• Law suits filed by employees for discrimination and/or wrongful termination (See: A Quick Guide to Wrongful Termination).
  • Real estate acquisitions or issues.
  • Intellectual property protection.
  • Tax law consultation.
  • Protection against any potential future issues.

Perhaps one of the most important reasons to retain the services of an attorney is the prevention of future problems.  If you hire an experienced attorney, you may not have some of the issues listed above.  If you are starting a business or you already have an established business and you believe you need the guidance of an experienced attorney, consider Dsouza and Strachan Lawgroup of Plantation, Florida.  They have the knowledge and experience your business needs to move forward responsibly and securely.

A Quick Guide to Wrongful Termination

While getting fired from your job always feels wrong, it might not be illegal even if there is no apparent reason.  Florida is what is called an “at-will” state.  Generally, “at-will” means an employer can fire you without cause, but there are exceptions that vary by state. One important piece of legislation all states must acknowledge is Title VII of the Civil Rights Act of 1964.  As pertains to wrongful termination, this Act makes it illegal for an employer to fire you because of:

  • Race
  • Color
  • Religion
  • Sex
  • National Origin

In addition, the Age Discrimination in Employment Act of 1967 prohibits employers from discriminating (firing in this case) people over the age of 40 solely because of their age.

Exceptions to At-Will Employment in Florida

One type of exception to at-will employment is the public-policy exception.  Under the public-policy exception, an employer cannot fire someone for refusing to breach public policy.  For example, your employer cannot fire you for refusing to break the law.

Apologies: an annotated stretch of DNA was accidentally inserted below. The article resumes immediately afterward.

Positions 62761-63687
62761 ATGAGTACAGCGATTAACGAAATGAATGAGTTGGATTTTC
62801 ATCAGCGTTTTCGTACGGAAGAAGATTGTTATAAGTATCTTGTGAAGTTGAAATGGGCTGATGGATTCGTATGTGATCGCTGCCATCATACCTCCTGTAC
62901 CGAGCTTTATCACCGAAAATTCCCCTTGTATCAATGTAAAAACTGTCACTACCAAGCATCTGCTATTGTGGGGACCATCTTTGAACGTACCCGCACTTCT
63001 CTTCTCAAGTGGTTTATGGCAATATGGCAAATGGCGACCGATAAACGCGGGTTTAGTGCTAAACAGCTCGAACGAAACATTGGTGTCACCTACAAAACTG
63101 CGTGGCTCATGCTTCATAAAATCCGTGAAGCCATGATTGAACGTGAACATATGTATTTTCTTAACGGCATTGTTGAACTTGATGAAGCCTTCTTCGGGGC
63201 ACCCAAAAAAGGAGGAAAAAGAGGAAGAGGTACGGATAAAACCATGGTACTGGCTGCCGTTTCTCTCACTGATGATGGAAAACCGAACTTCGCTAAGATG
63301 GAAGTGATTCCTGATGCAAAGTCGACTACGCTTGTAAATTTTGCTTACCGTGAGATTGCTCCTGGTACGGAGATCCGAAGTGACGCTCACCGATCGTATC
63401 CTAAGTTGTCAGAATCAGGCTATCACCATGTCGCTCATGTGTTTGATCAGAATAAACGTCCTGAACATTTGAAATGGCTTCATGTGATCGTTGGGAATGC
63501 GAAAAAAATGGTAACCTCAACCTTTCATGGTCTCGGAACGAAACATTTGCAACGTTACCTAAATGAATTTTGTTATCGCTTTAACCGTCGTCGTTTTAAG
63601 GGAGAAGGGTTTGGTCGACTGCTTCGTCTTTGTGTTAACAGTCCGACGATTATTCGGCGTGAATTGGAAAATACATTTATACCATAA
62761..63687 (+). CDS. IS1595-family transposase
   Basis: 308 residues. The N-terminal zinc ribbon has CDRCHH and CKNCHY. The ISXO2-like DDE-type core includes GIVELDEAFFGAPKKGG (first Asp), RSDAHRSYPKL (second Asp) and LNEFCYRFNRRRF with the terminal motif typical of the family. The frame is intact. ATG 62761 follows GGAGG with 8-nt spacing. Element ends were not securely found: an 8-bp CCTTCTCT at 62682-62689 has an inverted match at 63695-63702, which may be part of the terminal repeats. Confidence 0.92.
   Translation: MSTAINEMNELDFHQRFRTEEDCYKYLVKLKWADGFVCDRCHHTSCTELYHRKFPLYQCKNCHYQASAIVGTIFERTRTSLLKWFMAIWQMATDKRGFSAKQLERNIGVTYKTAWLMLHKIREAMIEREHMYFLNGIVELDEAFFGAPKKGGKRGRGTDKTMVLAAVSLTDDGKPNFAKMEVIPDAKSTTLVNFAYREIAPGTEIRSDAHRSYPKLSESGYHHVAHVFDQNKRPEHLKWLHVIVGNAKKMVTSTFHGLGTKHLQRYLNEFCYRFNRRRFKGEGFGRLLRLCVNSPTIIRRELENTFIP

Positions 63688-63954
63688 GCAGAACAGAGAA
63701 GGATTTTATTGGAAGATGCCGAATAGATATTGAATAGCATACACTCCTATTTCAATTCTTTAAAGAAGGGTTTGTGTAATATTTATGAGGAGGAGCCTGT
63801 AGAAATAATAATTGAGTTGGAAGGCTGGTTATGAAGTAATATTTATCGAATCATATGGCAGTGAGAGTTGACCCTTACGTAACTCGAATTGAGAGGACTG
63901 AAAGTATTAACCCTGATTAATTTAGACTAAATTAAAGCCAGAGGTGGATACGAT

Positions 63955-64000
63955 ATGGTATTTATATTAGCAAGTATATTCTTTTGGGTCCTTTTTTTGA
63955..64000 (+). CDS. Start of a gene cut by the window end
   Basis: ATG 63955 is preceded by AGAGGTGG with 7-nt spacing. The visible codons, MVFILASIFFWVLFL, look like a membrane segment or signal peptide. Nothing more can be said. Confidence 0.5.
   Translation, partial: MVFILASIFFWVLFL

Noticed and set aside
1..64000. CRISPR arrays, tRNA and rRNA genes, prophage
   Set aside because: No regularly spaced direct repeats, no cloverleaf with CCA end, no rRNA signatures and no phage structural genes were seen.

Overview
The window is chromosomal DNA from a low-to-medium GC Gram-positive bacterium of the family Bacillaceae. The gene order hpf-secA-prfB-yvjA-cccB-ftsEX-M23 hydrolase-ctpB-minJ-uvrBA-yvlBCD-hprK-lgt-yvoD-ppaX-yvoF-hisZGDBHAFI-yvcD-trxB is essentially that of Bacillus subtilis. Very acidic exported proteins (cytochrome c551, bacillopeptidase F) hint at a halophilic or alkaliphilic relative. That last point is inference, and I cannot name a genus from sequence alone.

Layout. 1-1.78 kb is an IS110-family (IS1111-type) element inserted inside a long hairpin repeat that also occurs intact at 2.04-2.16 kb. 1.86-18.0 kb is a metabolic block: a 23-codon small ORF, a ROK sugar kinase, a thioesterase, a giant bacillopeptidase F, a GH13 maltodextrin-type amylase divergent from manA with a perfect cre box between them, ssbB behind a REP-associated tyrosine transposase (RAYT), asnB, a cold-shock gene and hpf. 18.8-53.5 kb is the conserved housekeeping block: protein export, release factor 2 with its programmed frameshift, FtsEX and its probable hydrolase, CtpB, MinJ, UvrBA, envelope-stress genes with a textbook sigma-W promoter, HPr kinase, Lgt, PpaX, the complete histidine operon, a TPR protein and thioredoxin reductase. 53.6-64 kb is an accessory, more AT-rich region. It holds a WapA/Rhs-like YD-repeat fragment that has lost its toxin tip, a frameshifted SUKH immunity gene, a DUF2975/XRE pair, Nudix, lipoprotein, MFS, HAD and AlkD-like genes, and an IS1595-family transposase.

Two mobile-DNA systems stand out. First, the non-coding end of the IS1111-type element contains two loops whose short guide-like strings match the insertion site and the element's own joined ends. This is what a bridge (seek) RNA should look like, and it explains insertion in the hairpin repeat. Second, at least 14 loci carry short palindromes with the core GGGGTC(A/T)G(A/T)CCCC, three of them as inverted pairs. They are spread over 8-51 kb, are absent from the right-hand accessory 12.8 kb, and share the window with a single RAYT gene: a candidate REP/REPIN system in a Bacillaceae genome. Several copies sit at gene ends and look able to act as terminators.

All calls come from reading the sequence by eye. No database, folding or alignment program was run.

Another type of exception is the implied-contract exception.  This is meant to protect any employee from being fired if there is an implied contract (not in writing) such as a verbal agreement.  In 38 of 50 states, an implied contract can be used in court during a wrongful termination lawsuit.

The third type of exception to at-will employment is the covenant-of-good-faith exception.  This exception protects people from being fired because of things like malice or false pretenses.  Only six states recognize this exception.

Unfortunately, Florida (along with Georgia, Louisiana, and Rhode Island) does not recognize ANY of the afore mentioned exceptions.

Filing a Lawsuit Against an Employer for Wrongful Termination

If you believe you were wrongfully terminated and want to file suit against your former employer, you should know that there is a statute of limitations.  In general, you need to file within 180 days of the date of termination although this is not “set in stone”.  It is suggested that you collect these vital documents to support your case:

  • Your job description.
  • Your resume.
  • Any and all performance evaluations.
  • Attendance records.
  • Your contract if you have one.

These and many more are important to your case.

Filing a wrongful termination lawsuit against an employer is an extremely complex legal endeavor.  You need guidance and experience.  Dsouza and Strachan Lawgroup has been protecting the people of Plantation, Florida against civil rights violations such as this for over 15 years.  Please, contact Elias Dsouza for more information.